I had my first baby two weeks after I finished college. And in the months that followed, the questions just came rolling in from my fellow graduates, child-free friends, older career moms, and former professors: “Do you feel like you’re being challenged in your daily life?” “Are you getting to do the things you’re passionate about?” “Are you using your college degree?”
I didn’t mind the questions. I had a thick enough skin over my stay-at-home, 22-year-old-mom-body to take the questions. I expected them. But the offense was when I asked them of myself. Because sometimes the answer felt like a defeated “No.”
I wake up when he wakes up, some time before 8am. We eat. We read. We pray. We pretend. We climb. We explore. I get a precious two hour nap window. That’s when I can clean without a mess-maker two steps behind me, un-cleaning. It’s when I can prep for dinner with both hands, not required to hold a curious toddler who needs to see what’s in the pot and then demands that I stir it before his eyes. It’s when I can do anything at the computer. Or, it’s when I can catch up on the sleep I missed when he needed me in the night. He wakes. We eat. We play. We dance. We sing. We build. We eat again. And it always seems like those hours between his bedtime and mine would leave me free to be constructive and do as I please. But there are always dinner dishes, conversations and cuddles with a husband I’ve missed all day and, of course, rest.
So, it’s hard to find time in a day to have a challenge or a passion or a side job.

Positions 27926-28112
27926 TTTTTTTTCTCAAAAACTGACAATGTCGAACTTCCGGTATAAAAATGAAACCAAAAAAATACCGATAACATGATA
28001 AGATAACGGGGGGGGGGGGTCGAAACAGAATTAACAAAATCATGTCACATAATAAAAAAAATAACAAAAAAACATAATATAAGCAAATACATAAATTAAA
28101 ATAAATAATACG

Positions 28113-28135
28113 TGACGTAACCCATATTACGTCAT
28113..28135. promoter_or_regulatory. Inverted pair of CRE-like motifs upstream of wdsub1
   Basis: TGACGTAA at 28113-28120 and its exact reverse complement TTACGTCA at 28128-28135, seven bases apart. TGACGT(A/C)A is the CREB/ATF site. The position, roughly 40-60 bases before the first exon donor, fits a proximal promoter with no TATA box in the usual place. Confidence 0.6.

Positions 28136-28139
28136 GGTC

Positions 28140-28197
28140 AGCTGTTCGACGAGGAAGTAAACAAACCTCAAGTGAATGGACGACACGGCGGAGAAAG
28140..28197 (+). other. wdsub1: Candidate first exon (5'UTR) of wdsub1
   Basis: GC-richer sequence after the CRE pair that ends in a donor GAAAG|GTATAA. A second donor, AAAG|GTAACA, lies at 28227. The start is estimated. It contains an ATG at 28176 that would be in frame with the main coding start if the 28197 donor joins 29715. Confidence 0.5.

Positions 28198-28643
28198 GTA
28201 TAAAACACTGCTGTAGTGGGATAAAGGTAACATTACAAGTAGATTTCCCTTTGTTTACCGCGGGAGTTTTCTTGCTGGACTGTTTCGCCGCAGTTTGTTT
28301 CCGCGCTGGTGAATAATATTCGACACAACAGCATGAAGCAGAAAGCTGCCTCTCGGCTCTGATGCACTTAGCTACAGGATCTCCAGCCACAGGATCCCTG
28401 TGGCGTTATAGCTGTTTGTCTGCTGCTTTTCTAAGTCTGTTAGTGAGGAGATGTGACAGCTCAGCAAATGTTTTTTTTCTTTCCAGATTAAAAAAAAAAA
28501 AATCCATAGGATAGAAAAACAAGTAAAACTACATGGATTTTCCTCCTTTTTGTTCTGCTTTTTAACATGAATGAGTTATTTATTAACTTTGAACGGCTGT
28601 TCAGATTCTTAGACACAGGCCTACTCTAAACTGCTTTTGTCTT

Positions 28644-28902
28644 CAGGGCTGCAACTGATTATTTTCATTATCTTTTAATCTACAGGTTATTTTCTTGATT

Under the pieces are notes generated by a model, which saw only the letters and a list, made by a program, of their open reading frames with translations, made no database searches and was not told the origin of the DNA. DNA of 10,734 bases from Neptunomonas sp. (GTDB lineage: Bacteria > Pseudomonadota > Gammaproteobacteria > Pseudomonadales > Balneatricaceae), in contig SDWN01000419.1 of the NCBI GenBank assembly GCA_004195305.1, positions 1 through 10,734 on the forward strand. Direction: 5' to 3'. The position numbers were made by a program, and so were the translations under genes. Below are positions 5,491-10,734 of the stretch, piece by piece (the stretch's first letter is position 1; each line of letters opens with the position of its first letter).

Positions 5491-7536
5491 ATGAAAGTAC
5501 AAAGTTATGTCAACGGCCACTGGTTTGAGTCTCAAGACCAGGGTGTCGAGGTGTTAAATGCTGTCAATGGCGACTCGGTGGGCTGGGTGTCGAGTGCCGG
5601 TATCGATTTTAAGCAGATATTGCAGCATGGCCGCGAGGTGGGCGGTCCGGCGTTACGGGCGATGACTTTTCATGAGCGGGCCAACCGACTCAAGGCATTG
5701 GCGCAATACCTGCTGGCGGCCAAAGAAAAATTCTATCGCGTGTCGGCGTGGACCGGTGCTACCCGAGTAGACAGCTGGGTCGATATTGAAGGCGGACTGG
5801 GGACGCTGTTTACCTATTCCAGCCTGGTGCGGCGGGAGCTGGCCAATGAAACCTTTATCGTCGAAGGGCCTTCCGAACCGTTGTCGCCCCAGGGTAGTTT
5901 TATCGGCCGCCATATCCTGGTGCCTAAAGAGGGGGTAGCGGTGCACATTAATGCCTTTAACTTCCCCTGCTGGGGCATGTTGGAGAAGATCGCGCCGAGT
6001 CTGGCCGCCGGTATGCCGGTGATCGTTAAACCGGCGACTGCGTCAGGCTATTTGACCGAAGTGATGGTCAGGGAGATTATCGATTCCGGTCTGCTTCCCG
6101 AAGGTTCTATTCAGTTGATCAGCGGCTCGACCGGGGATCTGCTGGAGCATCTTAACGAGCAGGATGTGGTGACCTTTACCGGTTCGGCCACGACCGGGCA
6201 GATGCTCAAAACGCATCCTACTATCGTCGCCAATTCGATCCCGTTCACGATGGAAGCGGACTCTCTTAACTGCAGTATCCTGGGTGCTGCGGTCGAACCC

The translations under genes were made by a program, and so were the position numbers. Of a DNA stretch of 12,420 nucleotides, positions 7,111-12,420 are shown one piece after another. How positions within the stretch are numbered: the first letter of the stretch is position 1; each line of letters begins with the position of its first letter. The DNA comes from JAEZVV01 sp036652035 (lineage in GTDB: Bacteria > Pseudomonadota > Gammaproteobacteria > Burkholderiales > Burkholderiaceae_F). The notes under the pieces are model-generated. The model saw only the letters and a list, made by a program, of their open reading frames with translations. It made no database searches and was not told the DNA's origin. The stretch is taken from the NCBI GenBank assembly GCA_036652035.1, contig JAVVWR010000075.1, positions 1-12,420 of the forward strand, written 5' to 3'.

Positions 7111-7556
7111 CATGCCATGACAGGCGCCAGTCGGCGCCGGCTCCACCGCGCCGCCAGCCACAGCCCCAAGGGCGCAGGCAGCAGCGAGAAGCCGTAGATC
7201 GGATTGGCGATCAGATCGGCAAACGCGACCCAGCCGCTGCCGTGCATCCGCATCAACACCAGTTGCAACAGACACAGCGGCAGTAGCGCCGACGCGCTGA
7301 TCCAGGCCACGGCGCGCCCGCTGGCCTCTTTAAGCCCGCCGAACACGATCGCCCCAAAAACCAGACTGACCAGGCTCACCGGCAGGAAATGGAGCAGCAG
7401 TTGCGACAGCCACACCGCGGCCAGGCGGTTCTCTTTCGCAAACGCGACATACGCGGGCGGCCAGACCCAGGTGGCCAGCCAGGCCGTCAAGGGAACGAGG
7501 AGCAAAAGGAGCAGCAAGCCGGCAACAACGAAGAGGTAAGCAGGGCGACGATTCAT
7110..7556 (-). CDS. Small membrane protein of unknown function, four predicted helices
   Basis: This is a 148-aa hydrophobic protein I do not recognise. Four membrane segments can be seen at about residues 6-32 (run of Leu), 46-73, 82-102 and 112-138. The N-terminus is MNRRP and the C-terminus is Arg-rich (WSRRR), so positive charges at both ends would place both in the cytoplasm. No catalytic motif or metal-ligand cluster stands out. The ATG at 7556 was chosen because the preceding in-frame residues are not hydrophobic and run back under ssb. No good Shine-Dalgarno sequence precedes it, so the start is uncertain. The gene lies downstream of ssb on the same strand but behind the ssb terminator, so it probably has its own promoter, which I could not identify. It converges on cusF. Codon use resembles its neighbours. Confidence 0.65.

And then I get to questioning, is it wrong that I don’t desire some inspiring side hobby or job or extra purpose? Am I lazy? Is it not enough to simply be a mother and wife? That’s when the world has won the moment-by-moment battle for my mind. Because, to the world, raising a child is a terribly ordinary, comfortable, unremarkable thing to do with your life. Anyone can do it. Millions already have.
But we live in a world that doesn’t value life the way we should. My son’s life has eternal value. There are hundreds (maybe thousands!) of people whom he will influence in one way or another throughout his life. Perhaps he’ll have a family that he will someday love and lead. And he has an eternity beyond all of this life on earth. Every hour I invest in his life and his siblings’ lives to come, it will have eternal return. He won’t be a baby forever. He won’t be a child forever. He won’t be under the same roof as me forever. The time I do get with him is so precious, so worth losing myself in, so worth sacrificing for. I only devalue his life when I question the value of mine. And I think I’m secure enough in my vocation to say that I’m wildly passionate about striving to be a selfless, loving, attentive mother and wife. No paychecks. No awards. No popularity. And although any side jobs or hobbies–including this blog–will be a welcomed addition to my life as they come and go, they will never give my life more value than it already has.
May I not lose sight of the value of one little life: his life nor mine.